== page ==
Hiatt and his band, The Combo, have gained a reputation for captivating crowds at their live shows as The Tennessean depicts: “He prowls the stage, delivering the bluesy stuff in a whiskey-burn howl, shouting the rock stuff and fronting a formidable band that can turn on a dime, from ballads to bombast.”
John Hiatt and The Combo have been touring all summer and will close the show on Saturday, Aug. 31, with a 7:30 p.m. main stage set.
Through and through, let there be no doubt: expert Juno Award-winning fiddler Natalie MacMaster is a Cape Breton girl.
Lest there be any reservation concerning this declaration, you’re invited to check out “Cape Breton Girl,” her 11th and latest collection of jubilant instrumental music that is beloved by audiences worldwide.
Over the past three decades, fiddler Natalie MacMaster has established herself as an electrifying performer all over the world, thrilling Carnegie Hall audiences and Massey Hall crowds; captivating radio audiences with multiple appearances on the CBC, Canada A.M. and Garrison Keillor’s “A Prairie Home Companion,” and warming TV viewers with guest spots on Christmas specials like Rita MacNeil’s Christmas and Holiday Festival On Ice with Olympic ice skaters Jamie Sale, David Pelletier, Kurt Browning and world champion Jeffrey Buttle.
MacMaster’s dedicated work ethic has helped her accomplish so much; professionally, she has amassed multiple gold albums, two Grammy nominations and one win (for her contribution to Yo Yo Ma’s “Songs Of Joy and Peace”); a Juno Award for Best Instrumental Album for “In My Hands;” eight Canadian Country Music Awards, 10 East Coast Music Awards, an honorary doctorate from St. Thomas University and honorary degrees from Niagara University, N.Y., Trent University and, most recently, the Arts and Letters Award from the Canadian Association of New York.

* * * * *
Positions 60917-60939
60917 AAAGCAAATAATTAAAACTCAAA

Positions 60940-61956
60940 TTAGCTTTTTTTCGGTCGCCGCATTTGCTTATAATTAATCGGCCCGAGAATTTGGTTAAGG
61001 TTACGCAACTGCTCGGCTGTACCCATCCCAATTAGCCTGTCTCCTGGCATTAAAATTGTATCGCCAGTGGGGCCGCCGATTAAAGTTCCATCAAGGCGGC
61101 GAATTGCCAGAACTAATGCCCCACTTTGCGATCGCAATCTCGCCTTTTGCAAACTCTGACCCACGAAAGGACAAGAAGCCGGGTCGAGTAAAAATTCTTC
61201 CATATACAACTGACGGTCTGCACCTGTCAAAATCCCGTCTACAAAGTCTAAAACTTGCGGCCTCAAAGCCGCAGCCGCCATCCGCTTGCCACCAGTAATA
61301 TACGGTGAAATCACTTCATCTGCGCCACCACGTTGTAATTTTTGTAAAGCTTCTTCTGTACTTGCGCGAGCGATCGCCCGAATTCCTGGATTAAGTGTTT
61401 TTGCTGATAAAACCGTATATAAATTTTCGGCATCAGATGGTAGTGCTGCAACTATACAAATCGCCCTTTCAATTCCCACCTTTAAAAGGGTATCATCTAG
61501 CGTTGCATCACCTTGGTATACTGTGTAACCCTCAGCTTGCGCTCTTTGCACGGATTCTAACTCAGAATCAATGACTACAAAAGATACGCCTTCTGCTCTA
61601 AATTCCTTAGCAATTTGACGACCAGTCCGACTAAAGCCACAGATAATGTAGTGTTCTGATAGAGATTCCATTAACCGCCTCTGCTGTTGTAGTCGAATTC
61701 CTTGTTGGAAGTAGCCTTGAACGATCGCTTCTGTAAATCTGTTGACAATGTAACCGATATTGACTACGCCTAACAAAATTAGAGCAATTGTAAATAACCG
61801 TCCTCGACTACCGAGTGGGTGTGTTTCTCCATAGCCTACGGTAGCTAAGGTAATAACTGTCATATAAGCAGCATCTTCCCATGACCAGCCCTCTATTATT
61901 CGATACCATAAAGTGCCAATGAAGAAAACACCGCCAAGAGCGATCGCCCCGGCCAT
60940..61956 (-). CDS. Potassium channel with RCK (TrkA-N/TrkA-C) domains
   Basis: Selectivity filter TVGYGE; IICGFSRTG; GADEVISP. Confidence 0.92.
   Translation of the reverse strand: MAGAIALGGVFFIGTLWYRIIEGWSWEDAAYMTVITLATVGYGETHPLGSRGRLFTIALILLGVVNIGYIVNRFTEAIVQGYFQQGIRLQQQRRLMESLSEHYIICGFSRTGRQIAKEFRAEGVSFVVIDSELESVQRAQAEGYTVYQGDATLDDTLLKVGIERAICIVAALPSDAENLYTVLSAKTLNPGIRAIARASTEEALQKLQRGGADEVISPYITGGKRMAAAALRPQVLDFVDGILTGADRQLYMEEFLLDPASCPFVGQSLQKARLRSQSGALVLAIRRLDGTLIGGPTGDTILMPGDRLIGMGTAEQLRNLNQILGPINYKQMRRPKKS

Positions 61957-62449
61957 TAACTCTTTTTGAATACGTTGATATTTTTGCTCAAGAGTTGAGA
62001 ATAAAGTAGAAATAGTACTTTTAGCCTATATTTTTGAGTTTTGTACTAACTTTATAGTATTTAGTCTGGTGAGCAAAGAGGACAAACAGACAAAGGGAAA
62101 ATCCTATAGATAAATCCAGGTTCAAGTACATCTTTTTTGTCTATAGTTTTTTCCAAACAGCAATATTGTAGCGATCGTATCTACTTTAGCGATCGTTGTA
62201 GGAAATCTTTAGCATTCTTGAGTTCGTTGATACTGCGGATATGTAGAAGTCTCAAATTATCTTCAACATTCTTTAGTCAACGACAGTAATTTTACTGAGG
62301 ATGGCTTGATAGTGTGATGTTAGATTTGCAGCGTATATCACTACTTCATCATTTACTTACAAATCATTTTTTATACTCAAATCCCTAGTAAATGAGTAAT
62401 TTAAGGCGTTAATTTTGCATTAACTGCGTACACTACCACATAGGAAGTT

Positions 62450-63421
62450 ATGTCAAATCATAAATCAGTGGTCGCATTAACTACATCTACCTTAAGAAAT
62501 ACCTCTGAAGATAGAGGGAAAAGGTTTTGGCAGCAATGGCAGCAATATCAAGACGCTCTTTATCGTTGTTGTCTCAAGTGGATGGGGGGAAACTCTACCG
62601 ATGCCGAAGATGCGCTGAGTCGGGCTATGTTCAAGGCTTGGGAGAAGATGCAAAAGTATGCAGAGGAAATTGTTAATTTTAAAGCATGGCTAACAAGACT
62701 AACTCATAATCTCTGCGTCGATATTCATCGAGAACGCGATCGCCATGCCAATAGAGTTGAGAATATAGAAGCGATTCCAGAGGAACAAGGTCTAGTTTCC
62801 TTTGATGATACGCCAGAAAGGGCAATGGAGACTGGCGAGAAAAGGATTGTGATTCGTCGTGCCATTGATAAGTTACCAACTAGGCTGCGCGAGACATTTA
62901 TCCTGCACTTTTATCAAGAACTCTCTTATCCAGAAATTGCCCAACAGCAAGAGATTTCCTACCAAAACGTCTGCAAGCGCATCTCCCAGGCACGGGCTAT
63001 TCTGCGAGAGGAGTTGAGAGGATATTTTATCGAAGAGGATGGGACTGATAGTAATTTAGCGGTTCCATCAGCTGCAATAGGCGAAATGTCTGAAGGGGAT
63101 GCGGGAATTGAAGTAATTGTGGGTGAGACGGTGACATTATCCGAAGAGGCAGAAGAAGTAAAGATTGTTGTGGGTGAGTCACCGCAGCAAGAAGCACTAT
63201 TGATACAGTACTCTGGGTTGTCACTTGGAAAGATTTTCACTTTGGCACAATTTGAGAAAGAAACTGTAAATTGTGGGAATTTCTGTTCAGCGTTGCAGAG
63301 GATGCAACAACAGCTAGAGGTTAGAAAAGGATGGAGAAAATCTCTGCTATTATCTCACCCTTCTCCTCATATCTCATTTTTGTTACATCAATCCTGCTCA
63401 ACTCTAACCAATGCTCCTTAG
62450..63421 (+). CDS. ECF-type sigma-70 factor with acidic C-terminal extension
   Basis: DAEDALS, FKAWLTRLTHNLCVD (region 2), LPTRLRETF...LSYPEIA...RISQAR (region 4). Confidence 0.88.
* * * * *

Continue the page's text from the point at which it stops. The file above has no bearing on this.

But, to Natalie MacMaster, her beloved family now shapes and informs her musicianship as much as the jigs, reels, air, waltzes, strathspeys, marches and traditional folk that feed her spiritual soul. Natalie married handsome fiddle phenomenon Donnell Leahy of Leahy in 2002.
“I am a mom now. I am a wife. Those things are my priorities in life, and I think people get a sense of that — of that part of who I am — through my show. But my music itself hasn’t changed.”
If anything, family has reinvigorated Natalie MacMaster’s commitment to the stage and her audience.
“I like being on stage even more,” she enthuses. “When I appear onstage, that’s my departure from Momhood, and I transform into Natalie MacMaster: the entertainer, the fiddler, the performer. I relish that now more.”
Natalie is back for her third headliner appearance at the Four Corners Folk Festival with a 7 p.m. closing set on Sunday, Sept. 1.
If you are interested in learning about any last-minute volunteer opportunities with the festival, or would like tickets or additional information, call 731-5582. Complete festival information, including schedules, ticket prices, etc. can be found at www.folkwest.com.
The Four Corners Folk Festival is supported in part by a grant from Colorado Creative Industries.